Top Tech Stories of the year
Dell Inc.'s proposed acquisition of EMC Corp. is ABJ's 2015 tech story of the year.
The year 2015 will be remembered in Austin as the year for big merger and acquisition deals in the tech sector. Several of those deals are highlights in my picks for the top five tech stories of the year:
1. Dell Inc. to acquire EMC Corp. Dell Inc.’s proposed $67 billion acquisition of Massachusetts-based EMC Corp. (NYSE: EMC) is scheduled to be completed after the midyear. The merger would be big not only for Central Texas but it would also be the largest such deal in the history of the technology industry. Although Round Rock-based Dell has several hurdles to overcome and months before a possible completion, the merger should proved to be pivotal for the future of the company and thousands of local workers.
2. HomeAway Inc. acquired by Expedia Inc. Travel industry giant Expedia Inc. acquired Austin-based home-rental company HomeAway Inc. for $3.9 billion. The deal was announced in November. HomeAway, founded in 2005, operates websites listing vacation home rentals. It employs about 1, 540 workers, including more than 600 outside the United States. About 900 employees work at five HomeAway offices in Austin. Industry observers will be interested in the number of duplicate position cut during the integration process in 2016.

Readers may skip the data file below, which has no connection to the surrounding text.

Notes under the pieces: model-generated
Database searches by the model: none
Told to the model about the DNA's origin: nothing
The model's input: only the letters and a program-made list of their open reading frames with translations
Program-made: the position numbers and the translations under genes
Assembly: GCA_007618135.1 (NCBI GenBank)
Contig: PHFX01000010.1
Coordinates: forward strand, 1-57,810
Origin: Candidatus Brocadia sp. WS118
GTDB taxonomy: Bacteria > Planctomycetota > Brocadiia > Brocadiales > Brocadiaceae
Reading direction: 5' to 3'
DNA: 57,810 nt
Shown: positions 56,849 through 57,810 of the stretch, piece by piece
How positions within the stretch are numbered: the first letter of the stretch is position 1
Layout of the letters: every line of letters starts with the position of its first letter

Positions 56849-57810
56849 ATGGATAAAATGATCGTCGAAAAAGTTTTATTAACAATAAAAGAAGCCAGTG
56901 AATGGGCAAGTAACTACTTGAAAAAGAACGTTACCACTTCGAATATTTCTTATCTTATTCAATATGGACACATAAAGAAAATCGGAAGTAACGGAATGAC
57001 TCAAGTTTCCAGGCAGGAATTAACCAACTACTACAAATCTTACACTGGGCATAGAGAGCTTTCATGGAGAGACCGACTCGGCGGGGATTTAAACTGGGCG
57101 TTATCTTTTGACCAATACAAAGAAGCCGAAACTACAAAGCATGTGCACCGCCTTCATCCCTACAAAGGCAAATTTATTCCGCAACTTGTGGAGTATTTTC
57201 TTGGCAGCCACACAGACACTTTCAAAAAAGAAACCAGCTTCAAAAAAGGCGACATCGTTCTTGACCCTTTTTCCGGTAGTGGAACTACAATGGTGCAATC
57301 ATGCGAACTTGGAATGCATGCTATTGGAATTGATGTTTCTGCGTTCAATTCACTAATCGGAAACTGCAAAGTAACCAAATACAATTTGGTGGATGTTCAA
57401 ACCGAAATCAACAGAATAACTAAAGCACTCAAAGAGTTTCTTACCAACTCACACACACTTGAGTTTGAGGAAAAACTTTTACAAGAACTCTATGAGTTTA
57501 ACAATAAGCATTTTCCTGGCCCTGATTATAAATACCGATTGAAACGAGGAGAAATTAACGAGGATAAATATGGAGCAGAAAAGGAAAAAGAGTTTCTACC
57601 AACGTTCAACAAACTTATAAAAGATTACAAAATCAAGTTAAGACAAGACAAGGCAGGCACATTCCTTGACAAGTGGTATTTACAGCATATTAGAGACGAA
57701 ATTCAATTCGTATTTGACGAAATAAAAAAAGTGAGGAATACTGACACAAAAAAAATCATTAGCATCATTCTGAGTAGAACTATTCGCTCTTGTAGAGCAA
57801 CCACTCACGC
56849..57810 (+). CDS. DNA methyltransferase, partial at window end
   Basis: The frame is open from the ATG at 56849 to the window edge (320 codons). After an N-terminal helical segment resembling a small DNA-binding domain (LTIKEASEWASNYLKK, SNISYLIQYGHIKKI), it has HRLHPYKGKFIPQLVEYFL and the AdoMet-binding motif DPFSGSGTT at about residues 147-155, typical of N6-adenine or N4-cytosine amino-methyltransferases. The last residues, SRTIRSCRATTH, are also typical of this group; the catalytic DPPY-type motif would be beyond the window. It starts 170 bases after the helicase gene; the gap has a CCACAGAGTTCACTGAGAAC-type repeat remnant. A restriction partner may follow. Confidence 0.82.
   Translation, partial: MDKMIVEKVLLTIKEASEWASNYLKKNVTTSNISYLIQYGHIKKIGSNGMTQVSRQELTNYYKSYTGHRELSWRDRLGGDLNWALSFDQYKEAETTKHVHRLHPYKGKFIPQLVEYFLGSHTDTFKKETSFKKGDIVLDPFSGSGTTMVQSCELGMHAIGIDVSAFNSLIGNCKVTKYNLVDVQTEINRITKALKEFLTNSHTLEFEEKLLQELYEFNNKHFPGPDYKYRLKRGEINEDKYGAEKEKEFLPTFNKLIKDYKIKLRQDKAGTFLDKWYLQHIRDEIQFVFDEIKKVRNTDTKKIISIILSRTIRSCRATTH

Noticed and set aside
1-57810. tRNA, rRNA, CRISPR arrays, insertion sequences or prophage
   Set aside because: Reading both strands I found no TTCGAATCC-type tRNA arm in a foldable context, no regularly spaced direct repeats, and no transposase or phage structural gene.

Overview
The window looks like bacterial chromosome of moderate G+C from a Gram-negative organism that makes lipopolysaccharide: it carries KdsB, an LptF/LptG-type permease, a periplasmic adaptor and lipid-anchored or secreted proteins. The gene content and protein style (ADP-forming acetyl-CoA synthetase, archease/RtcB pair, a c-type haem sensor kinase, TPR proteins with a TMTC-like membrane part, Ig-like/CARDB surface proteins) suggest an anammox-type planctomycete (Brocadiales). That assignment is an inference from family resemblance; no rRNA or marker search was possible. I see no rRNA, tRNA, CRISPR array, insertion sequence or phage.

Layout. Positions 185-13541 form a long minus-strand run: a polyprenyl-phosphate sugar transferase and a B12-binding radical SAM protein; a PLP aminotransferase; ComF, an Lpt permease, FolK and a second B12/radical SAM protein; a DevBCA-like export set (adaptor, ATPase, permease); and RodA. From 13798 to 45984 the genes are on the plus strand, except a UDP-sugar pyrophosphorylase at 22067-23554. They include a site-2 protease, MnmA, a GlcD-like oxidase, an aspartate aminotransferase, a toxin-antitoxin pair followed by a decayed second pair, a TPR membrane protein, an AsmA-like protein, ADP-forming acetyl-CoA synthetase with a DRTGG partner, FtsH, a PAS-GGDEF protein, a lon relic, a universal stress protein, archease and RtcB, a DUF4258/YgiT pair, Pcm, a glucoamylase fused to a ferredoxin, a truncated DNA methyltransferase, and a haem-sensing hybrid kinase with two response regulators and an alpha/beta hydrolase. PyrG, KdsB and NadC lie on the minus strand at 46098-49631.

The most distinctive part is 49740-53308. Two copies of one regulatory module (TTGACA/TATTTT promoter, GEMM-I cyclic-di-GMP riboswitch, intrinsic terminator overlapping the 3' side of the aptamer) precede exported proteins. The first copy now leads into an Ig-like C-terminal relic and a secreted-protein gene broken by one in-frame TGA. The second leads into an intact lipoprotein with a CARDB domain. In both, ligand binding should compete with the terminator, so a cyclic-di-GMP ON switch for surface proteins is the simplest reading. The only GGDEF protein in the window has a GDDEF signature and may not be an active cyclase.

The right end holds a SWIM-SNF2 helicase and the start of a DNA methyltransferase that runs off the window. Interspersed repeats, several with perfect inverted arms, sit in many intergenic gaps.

3. Freescale Inc. bought by NXP Semiconductor NV. Freescale Semiconductor Ltd.’s acquisition by a European company was finalized. The $11.8 billion deal with NXP Semiconductors NV was completed and the Federal Trade Commission approved the acquisition on the condition that NXP sell off its radio frequency power business. Austin-based Freescale (NYSE: FSL) develops chips used in automobiles, consumer products, telecommunications infrastructure and industrial equipment. The company was spun out of Motorola Inc. in 2006 and completed an initial public offering in 2011. It now employs 17, 500 workers.
Industry observers were not surprised when Austin Ventures LP — once the region’s most active and powerful backer of local technology startups — officially acknowledged that it would reduce its activity in early-stage investments and not raise another general fund. The firm has already contracted while focusing on roll-up deals, but the confirmation gave other investors a green light to jump in. At least one of Austin Ventures’ general partners has since led the creation of fund for an unspecified deal.
5: Co-working space and accelerators flourish. Starting a tech company is not as expensive as it once was and venture capital isn’t always the route to success. Instead, business accelerators and incubators have continued to step into the void created by Austin Ventures LP and prove to be a source of capital for local startups. Follow this link to read ABJ’s cover story on co-working spaces.